25 Years Ago in JBPA/JBP

Vol. 30 No. 1 2004

Of all the papers and photographs produced in the Journal of the Biological Photographic Association and Journal of Biological Photography, I do not believe any have been so well known and so informative as the paper entitled, "Fluorescein of the Brain - The Photographic Procedure" by C. P. Hodge et al. This article appeared in JBPA , 1978, 46 (2), pps 67-79.

This work was presented to the Royal College of Surgeons, and the Royal College of Obstetrics and Gynecology of Great Britain, and received their Gold Medal Award. The work also helped secure an Honorary Fellowship of the Royal Photographic Society of Great Britain for the author. It is well worth a re-read, as its principles aptly apply to present-day digital recording.

Having said that, let us not let this splendid paper overshadow a very nice, concise, paper entitled "Monitoring Tar Therapeutics with Fluorescence Photography" by John Hendrix, JBPA , 1978, 46 (2), pps 80-81.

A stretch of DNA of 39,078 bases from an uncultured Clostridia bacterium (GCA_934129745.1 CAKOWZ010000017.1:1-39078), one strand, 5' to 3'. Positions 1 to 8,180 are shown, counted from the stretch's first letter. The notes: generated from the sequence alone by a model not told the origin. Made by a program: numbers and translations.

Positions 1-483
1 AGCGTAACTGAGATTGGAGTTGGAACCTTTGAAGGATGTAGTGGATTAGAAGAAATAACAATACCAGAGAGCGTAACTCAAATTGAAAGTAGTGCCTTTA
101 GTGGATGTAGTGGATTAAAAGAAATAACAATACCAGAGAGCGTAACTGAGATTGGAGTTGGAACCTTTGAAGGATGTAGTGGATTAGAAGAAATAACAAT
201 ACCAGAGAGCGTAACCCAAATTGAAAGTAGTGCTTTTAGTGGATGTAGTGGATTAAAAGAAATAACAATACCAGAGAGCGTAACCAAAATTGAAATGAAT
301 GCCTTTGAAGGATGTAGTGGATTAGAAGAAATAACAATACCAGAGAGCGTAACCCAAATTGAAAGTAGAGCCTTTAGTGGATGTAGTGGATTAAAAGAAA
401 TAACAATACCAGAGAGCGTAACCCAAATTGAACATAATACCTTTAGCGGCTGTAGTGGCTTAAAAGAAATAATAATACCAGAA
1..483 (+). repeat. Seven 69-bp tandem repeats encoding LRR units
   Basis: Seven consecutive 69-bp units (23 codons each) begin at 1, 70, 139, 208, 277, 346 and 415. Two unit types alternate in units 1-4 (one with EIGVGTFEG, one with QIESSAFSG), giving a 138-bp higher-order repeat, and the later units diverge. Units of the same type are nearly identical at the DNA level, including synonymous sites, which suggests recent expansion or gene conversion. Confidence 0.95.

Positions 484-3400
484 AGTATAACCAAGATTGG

Finally, the book review of Jerome P. O'Neill on "The Collection, Use, and Care of Historical Photographs" authored by Robert A. Weinstein and Larry Booth, pps 55-56, is a valuable addition to any illustrator's library. It is easy and interesting to read, and contains an abundance of information on a topic that we should all be concerned about - How long will our illustrations last?


With the passing of Peter Hansell, Ron Irvine picks up the pen to continue "25 Years ago in the Journal of Biological Photography" and writes under the pseudonym SCRIPTOR. Ron is a long-time member of BCA and IMI, is a Registered Biological Photographer, Fellow of the BCA and an Honorary Fellow of IMI.


photos of brain

(Top) Fluorescein angiography in the arterial and capillary phase displays the circulatory supply of the angioma and provides the surgeon with precise detail for surgical removal. Thus, vital regions of the surface of the brain concerned with motor control and speech are avoided. Both photographs are of the left fronto-temporal region of the brain.

(Bottom) Color photograph of an abnormal collection of blood vessels (angioma) on the surface of a brain exposed during surgery. It is impossible for the surgeon to differentiate between arteries and abnormal red veins.